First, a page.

Vaccine - Flu - Child

This vaccine decreases your child's risk of catching the flu, also known as influenza.




This vaccine decreases your child's risk of catching the flu, also known as influenza.



Influenza, commonly known as the flu, is an upper respiratory infection. It is caused by one of the influenza viruses. Some children are at an increased risk of serious complications if they catch the flu. This can include those who are:

  • Very young
  • Chronically ill
  • Have weak immune systems

Serious complications can occur even in children who are healthy. New flu vaccines are made each year to protect against the influenza viruses that are current at that time.

The flu vaccine can be given as a shot or nasal spray. The nasal spray should not be given to children who:

  • Are ages 2 and younger
  • Are ages 2 through 4 with asthma
  • Have a weakened immune system
  • Take long-term aspirin therapy

In addition, the vaccine should not be given to children who have taken an influenza antiviral medication within the last 24 hours.

Important note: Getting a flu vaccine every year is the best way to protect your child from getting the flu. It's also the best way to stop you from spreading the flu to those you love.

Each year's updated version of the influenza vaccine typically becomes available during the late summer. However, immunizations given as late as March can still protect your child from catching the flu late in the season.

Most people only need one dose of the flu vaccine each year. If your child is ages 9 or younger, check with your health care provider to see if two doses are needed. The Advisory Committee on Immunization Practices of the Centers for Disease Control and Prevention (CDC) recommends that people ages 6 months and older receive a flu vaccine UNLESS there are specific medical reasons for not receiving it. These include:

  • A severe allergic reaction to a previous flu vaccine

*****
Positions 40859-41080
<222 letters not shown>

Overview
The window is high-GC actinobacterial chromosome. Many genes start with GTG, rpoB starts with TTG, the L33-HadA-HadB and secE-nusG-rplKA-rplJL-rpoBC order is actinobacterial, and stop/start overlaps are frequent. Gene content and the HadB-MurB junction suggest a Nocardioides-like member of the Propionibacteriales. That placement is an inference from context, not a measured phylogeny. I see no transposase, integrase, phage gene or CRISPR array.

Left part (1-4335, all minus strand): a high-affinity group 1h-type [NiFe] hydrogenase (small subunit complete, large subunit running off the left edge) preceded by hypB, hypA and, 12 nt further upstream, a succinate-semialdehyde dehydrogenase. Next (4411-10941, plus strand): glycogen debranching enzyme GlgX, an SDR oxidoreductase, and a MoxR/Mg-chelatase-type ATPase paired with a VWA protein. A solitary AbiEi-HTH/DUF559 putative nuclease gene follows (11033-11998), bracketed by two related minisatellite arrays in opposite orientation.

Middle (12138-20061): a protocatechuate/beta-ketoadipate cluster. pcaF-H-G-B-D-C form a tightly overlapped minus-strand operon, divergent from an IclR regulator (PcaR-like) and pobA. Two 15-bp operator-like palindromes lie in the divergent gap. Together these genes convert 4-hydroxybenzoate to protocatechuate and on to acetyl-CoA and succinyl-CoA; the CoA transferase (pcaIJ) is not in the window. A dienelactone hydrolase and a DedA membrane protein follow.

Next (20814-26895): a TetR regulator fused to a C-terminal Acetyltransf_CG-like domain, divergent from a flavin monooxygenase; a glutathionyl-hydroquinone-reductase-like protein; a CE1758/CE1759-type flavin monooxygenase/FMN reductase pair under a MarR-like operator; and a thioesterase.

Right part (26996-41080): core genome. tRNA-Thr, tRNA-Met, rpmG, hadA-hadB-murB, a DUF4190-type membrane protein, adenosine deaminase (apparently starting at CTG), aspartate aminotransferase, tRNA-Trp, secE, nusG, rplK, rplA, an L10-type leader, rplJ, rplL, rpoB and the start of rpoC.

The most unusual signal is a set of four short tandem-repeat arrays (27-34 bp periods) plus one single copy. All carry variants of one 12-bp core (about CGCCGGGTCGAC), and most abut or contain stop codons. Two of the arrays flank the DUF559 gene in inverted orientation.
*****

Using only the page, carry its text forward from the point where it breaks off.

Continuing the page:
• A severe egg allergy; however, if your child has a mild egg allergy, he or she may still be able to receive the flu vaccine, so ask your health care provider for details.
  • Guillain-Barre syndrome, a disease of the nervous system

You may want to wait to get the vaccine if your child has a moderate to severe illness, not just a cold. However, if your child has a stuffy nose, he or she may need the flu shot instead of the nasal spray.

You may want to wait to get the vaccine if your child has a moderate to severe illness, not just a cold. However, if your child has a stuffy nose, he or she may need the flu shot instead of the nasal spray.

Some children are at an increased risk for complications if they get the flu. Therefore, it is even more important that they receive the flu vaccine. Those at increased risk include children who:

  • Are ages 6 months to 5 years
  • Have chronic diseases, such as diabetes or lung, heart, kidney, blood or neurological disease.
  • Have a weakened immune system due to illness or medication (such as steroids)
  • Are taking long-term aspirin therapy
  • Live in chronic care facilities
  • Are American Indians/Alaska Natives

In addition, household contacts and caregivers of children ages 5 and younger who are at increased risk for complications should also be vaccinated against the flu. It's important to remember that each year people die from flu complications, even though they had no known risk factors.

You should contact your health care provider if it's flu season and your child has not received their yearly flu vaccine. Here is a list of questions you can ask during your appointment.

  • Which vaccine do you recommend for my child, and why?
  • Does my child need one or two doses of the flu vaccine?
  • What are the side effects of this vaccine?
  • What are the risks if my child doesn't get the vaccine?

Source UHC.com

Also known as:

Vaccine Influenza
Vaccine Flu
Vaccine - Flu - Child
Vaccine
Seasonal Flu Shot
Influenza Vaccine
Influenza Shot
Immunization Influenza
Immunization Flu
Flu Vaccine
Flu Shot


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